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The Hungry Games will challenge visitors to reduce their food waste and improve their knowledge of nutrition in activities developed in partnership by the Royal Society of Biology, the Biochemical Society and the Nutrition Society, at Northern Ireland Science Festival in Belfast this weekend.

Hungry gamesAs part of this free, drop-in event scientists will explain how changing our food habits could have a positive effect on the environment as well as our health, and cook up a selection of tasty nutritious and sustainable dishes in the UK’s busiest food market, St George’s Market, Belfast.

Dr Penny Fletcher MRSB, events and public engagement manager at the Royal Society of Biology, said: “Food security for our growing global population is one of the biggest challenges of the 21st century. However, in the UK we still throw away a fifth of the food we buy and don’t always think about getting the best nutrition from our diets. We need to shop, cook and eat smarter. We hope to help visitors improve not just the health of their families and their bank balance, but ultimately the health of our planet!”

Participants in The Hungry Games will learn about the various nutrients found in the foods they eat and how production of these foods affects the environment. Visitors can play exciting card games to weigh up these considerations, take part in quizzes to test their knowledge, and make their own model plates of food to take home. Visitors will be able to find out about the work of the Centre of Excellence of Public Health NI and quiz researchers on their latest findings on healthy eating.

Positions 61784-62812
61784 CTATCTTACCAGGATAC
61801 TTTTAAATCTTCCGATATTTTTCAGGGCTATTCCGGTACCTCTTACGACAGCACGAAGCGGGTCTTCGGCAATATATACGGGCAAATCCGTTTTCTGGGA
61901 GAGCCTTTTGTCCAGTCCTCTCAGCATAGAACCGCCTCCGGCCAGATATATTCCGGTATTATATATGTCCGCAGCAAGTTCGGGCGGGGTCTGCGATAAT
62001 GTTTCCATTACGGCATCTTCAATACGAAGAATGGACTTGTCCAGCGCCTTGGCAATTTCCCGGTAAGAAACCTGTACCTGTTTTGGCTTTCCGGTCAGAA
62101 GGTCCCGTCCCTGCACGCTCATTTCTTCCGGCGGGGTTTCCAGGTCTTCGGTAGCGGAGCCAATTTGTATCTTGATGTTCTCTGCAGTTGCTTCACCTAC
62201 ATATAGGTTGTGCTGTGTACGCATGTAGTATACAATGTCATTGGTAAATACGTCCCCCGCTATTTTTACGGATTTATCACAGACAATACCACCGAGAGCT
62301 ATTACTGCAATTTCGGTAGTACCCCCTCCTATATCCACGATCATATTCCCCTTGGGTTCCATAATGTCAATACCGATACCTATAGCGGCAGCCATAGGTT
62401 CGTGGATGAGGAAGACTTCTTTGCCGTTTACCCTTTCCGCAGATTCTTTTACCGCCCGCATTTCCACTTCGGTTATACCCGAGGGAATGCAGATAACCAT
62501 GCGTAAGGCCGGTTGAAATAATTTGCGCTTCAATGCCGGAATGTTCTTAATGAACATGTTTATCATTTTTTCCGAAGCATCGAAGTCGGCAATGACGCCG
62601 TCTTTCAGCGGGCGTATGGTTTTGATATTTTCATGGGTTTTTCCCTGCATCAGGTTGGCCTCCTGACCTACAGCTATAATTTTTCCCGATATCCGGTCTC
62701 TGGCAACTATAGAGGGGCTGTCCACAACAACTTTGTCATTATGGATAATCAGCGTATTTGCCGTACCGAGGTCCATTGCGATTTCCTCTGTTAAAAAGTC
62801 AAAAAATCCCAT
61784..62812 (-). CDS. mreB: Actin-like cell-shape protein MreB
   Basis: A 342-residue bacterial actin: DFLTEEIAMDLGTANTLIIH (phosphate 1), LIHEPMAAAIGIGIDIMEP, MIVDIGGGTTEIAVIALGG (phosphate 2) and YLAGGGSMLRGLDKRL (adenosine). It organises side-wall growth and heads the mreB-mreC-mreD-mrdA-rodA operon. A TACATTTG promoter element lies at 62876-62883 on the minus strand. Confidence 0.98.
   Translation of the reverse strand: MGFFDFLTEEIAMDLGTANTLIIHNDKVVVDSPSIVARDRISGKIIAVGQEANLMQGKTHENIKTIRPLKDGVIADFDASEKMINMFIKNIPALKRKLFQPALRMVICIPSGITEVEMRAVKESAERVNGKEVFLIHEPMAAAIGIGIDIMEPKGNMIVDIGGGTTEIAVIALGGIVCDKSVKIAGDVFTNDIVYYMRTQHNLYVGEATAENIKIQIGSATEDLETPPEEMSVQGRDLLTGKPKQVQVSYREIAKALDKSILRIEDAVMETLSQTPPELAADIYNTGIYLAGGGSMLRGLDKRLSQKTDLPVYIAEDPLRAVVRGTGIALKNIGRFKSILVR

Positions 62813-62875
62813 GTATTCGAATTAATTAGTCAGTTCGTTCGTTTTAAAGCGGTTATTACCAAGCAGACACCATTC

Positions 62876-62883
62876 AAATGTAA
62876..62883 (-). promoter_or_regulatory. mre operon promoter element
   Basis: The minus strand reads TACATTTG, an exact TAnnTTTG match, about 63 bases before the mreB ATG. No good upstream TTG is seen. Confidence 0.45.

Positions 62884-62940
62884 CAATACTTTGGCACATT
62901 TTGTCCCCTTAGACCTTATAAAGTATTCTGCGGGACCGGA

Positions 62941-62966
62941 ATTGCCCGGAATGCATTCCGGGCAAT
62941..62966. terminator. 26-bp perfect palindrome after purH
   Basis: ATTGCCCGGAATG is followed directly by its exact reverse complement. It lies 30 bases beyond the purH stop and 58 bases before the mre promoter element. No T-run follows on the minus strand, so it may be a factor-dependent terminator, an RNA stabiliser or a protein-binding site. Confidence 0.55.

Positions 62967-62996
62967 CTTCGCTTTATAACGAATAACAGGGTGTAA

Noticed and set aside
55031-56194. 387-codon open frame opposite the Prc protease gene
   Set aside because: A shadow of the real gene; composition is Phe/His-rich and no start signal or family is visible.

shutterstock 60277009Love Food Hate Waste and Home Economist, Susan Anderson, will be cooking up some tasty treats using one of our favourite household leftovers, potatoes, twice a day (12:00 and 14:00) and will be on hand to provide easy ideas, hints and tips for making the most of your leftovers.

Most of the 7 million tonnes of food and drink UK households throw away each year is avoidable (4.2 million tonnes), and could have been eaten if it had been managed better. This is worth £12.5 billion and would fill 8,400 Olympic swimming pools. Preventing this food waste could save the average family £700 a year and deliver significant environmental benefits in terms of landfill avoidance and mitigating climate change.

Potatoes are one of the most common wasted foods in the UK and are a source of healthy carbohydrate. 730,000 tonnes of potato go uneaten every year, of which 320,000 tonnes were avoidable. 160,000 tonnes of potatoes are thrown away whole and untouched (50%) due to ‘not being used in time’. Other commonly wasted types of food are bread slices (350,400 tonnes a year), apples (110,000 tonnes), milk (290,000 tonnes) and meat and fish (570,000 tonnes).

Last year, as part of Northern Ireland Science Festival 2015, the Royal Society of Biology brought eating insects as part of the ‘Menu of the Future’ to Belfast. We hope to recreate the buzz this year!

Find out more about The Hungry Games.

Watch the animation: ‘What’s the problem with wasting food?’ Produced by the Royal Society of Biology in partnership with Global Food Security for Biology Week 2013.

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